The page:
genesFull genome sequencing for individuals with an autism spectrum disorder (ASD) and their family members has been created, which could transform the future medical of people with the condition.

The sequencing, undertaken by a North American collaborative formed by autism science and advocacy organisation Autism Speaks, could provide a definitive look at the wide ranging genetic variations associated with ASD.

The collaborative’s findings, published in the American Journal of Human Genetics, include the results of tests on 99 Canadian individuals including the 32 individuals with ASD (25 males and seven females) and their two parents, as well as three members of one control family not on the autism spectrum. The results include inherited and spontaneous genetic alterations found in one half of the affected families sequenced.

"From diagnosis to treatment to prevention, whole genome sequencing efforts like these hold the potential to fundamentally transform the future of medical care for people with autism," said study co-author and Autism Speaks’ chief science officer, Robert Ring.

Genetic risk variants associated with clinical manifestation of ASD or accompanying symptoms were identified in 50% of the participants. Current diagnostic technology is able to determine a genetic basis in about 20% of individuals with ASD.

The study identified genetic variations associated with risk for ASD including de novo, X-linked and other inherited DNA lesions in four genes not previously recognized for ASD; nine genes previously determined to be associated with ASD risk; and eight candidate ASD risk genes. In addition, risk alterations were found in genes associated with fragile X or related syndromes (CAPRIN1 and AFF2), social-cognitive deficits (VIP), epilepsy (SCN2A and KCNQ2) as well as NRXN1 and CHD7, which causes ASD-associated CHARGE syndrome.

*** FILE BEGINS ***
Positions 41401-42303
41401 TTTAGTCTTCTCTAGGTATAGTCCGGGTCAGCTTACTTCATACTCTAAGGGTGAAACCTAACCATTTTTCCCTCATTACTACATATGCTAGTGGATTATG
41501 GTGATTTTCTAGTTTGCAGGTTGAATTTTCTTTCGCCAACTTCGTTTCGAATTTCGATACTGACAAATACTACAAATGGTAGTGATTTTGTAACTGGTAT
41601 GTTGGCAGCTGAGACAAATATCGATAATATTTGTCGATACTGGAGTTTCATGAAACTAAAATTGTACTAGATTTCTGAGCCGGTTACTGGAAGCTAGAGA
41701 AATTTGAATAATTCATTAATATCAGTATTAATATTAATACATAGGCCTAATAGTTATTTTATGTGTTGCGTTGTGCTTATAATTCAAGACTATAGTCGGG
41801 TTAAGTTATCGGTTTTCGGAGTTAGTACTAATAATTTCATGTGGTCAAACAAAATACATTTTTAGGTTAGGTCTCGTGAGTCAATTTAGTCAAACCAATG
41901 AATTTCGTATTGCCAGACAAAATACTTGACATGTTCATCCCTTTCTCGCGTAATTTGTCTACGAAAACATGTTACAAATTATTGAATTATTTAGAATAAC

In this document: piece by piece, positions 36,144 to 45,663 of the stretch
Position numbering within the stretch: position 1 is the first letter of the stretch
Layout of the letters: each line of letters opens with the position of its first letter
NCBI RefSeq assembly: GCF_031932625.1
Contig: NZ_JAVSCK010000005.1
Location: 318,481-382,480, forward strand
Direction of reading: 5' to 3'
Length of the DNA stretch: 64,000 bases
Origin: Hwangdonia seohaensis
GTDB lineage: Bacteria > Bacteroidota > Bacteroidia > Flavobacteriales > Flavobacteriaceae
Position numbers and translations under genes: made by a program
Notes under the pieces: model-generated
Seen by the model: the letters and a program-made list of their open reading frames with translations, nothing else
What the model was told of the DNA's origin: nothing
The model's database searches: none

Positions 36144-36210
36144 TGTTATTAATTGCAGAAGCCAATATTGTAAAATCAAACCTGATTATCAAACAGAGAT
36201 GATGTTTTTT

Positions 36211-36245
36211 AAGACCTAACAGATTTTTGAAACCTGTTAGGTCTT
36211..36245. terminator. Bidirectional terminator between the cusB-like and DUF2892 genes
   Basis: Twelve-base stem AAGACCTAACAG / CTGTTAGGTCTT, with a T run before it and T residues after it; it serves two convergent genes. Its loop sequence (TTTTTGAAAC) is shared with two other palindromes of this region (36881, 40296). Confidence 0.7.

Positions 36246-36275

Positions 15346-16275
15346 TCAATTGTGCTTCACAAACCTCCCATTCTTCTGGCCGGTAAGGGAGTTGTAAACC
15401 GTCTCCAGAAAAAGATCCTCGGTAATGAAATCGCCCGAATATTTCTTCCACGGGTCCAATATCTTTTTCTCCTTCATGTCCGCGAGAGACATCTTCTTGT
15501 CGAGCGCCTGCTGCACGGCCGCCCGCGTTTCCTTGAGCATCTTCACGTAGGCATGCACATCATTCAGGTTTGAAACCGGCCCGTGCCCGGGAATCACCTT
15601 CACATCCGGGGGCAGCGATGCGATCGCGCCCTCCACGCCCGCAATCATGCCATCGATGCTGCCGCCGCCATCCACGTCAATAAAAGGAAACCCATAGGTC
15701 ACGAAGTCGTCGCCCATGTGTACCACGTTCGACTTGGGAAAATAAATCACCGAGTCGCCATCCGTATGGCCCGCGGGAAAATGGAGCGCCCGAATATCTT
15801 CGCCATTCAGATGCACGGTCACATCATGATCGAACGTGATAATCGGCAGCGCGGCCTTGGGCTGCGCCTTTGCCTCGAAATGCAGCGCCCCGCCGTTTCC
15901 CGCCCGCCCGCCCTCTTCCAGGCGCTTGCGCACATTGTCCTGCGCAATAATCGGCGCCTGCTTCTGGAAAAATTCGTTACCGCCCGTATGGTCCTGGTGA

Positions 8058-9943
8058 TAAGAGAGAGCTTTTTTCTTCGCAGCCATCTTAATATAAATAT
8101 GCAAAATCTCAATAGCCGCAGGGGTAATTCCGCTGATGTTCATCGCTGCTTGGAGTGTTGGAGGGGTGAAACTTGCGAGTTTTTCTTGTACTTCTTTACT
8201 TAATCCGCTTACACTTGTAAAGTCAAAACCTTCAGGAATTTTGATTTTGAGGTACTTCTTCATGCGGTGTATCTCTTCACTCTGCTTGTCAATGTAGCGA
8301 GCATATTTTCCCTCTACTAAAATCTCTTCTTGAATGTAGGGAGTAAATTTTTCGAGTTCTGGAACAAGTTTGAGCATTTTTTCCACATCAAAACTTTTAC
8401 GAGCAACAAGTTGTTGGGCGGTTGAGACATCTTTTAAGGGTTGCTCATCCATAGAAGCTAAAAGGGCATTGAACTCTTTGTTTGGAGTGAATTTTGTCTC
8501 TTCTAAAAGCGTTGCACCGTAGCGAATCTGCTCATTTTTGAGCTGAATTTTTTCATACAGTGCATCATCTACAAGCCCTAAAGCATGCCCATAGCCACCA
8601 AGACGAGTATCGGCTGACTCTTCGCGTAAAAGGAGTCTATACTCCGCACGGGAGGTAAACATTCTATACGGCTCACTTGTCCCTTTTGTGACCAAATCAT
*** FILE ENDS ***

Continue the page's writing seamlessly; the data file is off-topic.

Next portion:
“Whole genome sequencing offers the ultimate tool to advance the understanding of the genetic architecture of autism,” concluded lead author Dr Stephen Scherer, senior scientist and director of the Centre for Applied Genomics at The Hospital for Sick Children (SickKids) and director of the McLaughlin Centre at the University of Toronto.

“In the future, results from whole genome sequencing could highlight potential molecular targets for pharmacological intervention, and pave the way for individualized therapy in autism. It will also allow for earlier diagnosis of some forms of autism, particularly among siblings of children with autism where recurrence is approximately 18%.” 

The Autism Speaks initiative will ultimately perform whole genome sequencing on more than 2,000 participating families who have two or more children on the autism spectrum. The data will enable new research in the genomics of ASD.